Children’s nursery rhymes benefit the development of a child’s linguistics

Nursery rhymes are a given when a child is growing up, and some parents will agree on how catchy they are.

They are able to have an impact on the development of a child’s linguistics and their understanding of phonics.

Conducted research has presented finding that the short format and repeated nature of the songs aid in the development of a child’s reading skills. Over a period of time, children will have a developed understanding and familiarity with specific sounds which will help them identify the similarities between different words. An example could be the words ‘light’ and ‘night’ sounding extremely similar which will aid the child as they learn to read at a later stage.

Nursery rhymes are also a brilliant way for children to experiment with sounds, broaden their memory, and understand books and reading in general. Cognitive ability can be improved through videos, this is because the video illustrates the nursery rhyme and gives the rhyme context leading to an understanding of the rhyme. Because there is added visual stimulation and sing along options will get the children involved.

If you think your child will enjoy Rowans Nursery, please visit our website!

Day nursery benefits

Sending your child to day nursery presents a number of benefits.

Nursery gives children to opportunity to develop

Nursery gives children to opportunity to develop

Day nurseries follow the early years foundation stage which offers a structure of learning and care for children from an extremely young age to five years old.

Children will have the opportunity to learn a variety of skills by participating in a variety of activities that may include:

– construction blocks and dough
– imaginative play (in a playhouse, sand pit, water table etc.)
– jigsaws and puzzles
– moving around and dancing to music
– painting, gluing and sticking, drawing etc.
– simple cooking
– singing
– story time/reading

Children get to experience, from a young age, socialisation through playing with other children their own age and learn in groups and individually with a member of staff, this will also help with the child’s confidence.

If you’re interested in sending your child to day nursery in Sutton Coldfield, please visit our website!

Importance of dance for children

Rowans host a dance and fitness class for the nursery children, older and younger.

Here we discuss why it is important for children to get exercise into their lives, more specifically dance.

The inclusion of the arts is slowly reducing in many mainstream schools leading parents to seek out other performing opportunities for their children to partake in. To view the teachers that visit the school and host these Dance & Fitness sessions, please click here.

First and a foremost, the obvious benefits dance and fitness provides children is weight control. It’s an enjoyable source of exercise for children, promoting healthy cholesterol levels and blood pressure along with aiding in maintaining a balanced lifestyle.

In fact, it has been said that children require approximately half an hour of structured activity per day paired with one hour of unstructured activity. They should be encouraged to be active throughout the day as this does improve coordination, aids sleep and flexibility. Dance is an exceptional way for children to be constantly active along with have fun in the process! It encourages children to use their whole body, from stretching, bending and reaching, to a musical beat which they will truly enjoy.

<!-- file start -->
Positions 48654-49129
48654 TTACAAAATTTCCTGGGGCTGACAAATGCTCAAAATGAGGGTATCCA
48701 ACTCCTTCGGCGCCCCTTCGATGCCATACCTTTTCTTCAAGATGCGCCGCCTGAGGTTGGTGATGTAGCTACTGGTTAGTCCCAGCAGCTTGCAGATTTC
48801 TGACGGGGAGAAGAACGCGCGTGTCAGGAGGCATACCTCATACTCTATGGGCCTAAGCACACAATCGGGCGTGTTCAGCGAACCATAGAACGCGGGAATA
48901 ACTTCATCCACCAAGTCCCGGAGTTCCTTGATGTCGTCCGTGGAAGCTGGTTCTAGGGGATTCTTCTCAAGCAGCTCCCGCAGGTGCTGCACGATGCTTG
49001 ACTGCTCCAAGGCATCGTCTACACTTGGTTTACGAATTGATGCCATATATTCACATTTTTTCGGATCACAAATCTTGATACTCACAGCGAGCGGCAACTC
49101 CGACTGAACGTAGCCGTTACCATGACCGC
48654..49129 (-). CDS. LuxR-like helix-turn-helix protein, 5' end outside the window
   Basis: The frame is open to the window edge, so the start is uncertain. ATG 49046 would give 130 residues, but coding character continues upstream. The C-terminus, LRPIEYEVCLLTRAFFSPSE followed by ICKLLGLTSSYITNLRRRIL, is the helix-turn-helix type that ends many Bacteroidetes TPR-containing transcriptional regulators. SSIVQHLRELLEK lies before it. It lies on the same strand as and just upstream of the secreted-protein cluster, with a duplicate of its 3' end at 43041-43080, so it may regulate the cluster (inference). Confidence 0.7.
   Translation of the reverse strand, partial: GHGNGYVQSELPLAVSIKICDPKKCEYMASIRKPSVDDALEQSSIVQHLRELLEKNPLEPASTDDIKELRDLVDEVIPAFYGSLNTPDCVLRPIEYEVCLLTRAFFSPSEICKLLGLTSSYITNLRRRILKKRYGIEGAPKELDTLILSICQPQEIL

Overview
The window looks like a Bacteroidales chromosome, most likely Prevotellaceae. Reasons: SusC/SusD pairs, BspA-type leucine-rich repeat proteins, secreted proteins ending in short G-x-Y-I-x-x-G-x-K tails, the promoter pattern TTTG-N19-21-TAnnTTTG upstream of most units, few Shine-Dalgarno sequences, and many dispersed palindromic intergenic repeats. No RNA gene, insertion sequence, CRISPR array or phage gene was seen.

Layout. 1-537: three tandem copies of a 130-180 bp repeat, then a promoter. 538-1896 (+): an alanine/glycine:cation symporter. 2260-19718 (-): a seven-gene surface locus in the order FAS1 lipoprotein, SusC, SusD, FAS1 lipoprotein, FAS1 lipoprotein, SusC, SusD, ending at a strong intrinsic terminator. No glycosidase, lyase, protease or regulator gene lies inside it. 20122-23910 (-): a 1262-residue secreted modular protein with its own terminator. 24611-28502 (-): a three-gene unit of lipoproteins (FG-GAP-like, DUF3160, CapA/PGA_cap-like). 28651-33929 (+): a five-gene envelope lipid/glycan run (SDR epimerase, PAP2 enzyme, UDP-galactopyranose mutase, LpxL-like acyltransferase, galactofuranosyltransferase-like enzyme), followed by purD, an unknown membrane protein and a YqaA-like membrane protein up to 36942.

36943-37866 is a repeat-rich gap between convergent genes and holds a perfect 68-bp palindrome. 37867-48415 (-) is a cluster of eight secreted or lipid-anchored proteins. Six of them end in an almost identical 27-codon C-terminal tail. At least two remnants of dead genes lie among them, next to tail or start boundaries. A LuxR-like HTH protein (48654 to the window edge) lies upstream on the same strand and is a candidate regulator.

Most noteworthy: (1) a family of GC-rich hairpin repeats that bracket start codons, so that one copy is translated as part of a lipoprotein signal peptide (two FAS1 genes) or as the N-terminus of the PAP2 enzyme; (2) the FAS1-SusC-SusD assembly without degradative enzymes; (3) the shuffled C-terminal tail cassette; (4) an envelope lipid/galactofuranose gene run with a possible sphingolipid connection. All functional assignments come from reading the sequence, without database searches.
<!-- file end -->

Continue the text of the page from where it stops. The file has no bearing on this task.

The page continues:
The result of dance and fitness is feeling happier and well exercised.

Please visit our website for further information about Rowans Nursery and view our other posts.

Baby massage

Rowans Nursery offer IAIM Baby Massage, a long-standing parenting tradition that has circulated many cultures, including Indian and African.

Baby massage was only recently introduced into the Western world during the last three decades, growing in popularity in the UK since the late 90’s.

The massage can be done using a high quality, unscented vegetable oil using rhythmic strokes on the baby’s body, following a sequence that has been mastered over the years. The massage is enjoyable for the baby as they will feel valued and respected through the series of massages. Drawing from Indian and Swedish massage traditions, not only that but incorporating principles from reflexology and yoga.

Babies can benefit from the massage:

– Helps the baby feel secure
– Helps them feel loved, valued and respected
– Reduces emotional distress
– Increased levels of relaxation and longer sleep
– Development of body awareness and coordination
– Provides relief from colic, constipation, teething discomfort and wind

To view more information about the baby massage we offer and testimonials about Rowans, please visit the website.

Advantages of nursery

Day nurseries follow the early years foundation stage (EYFS), providing them with a structure of learning and care.

Your child will be in the hands of specially trained staff that are taught to provide a safe and stimulating environment for the children to learn and develop in.

There will be a wide variety of activities available for your child to learn and other skills including:

– construction blocks and dough
– imaginative play, with the sand pit, water table or playhouse
– jigsaws and puzzles
– moving and dancing to music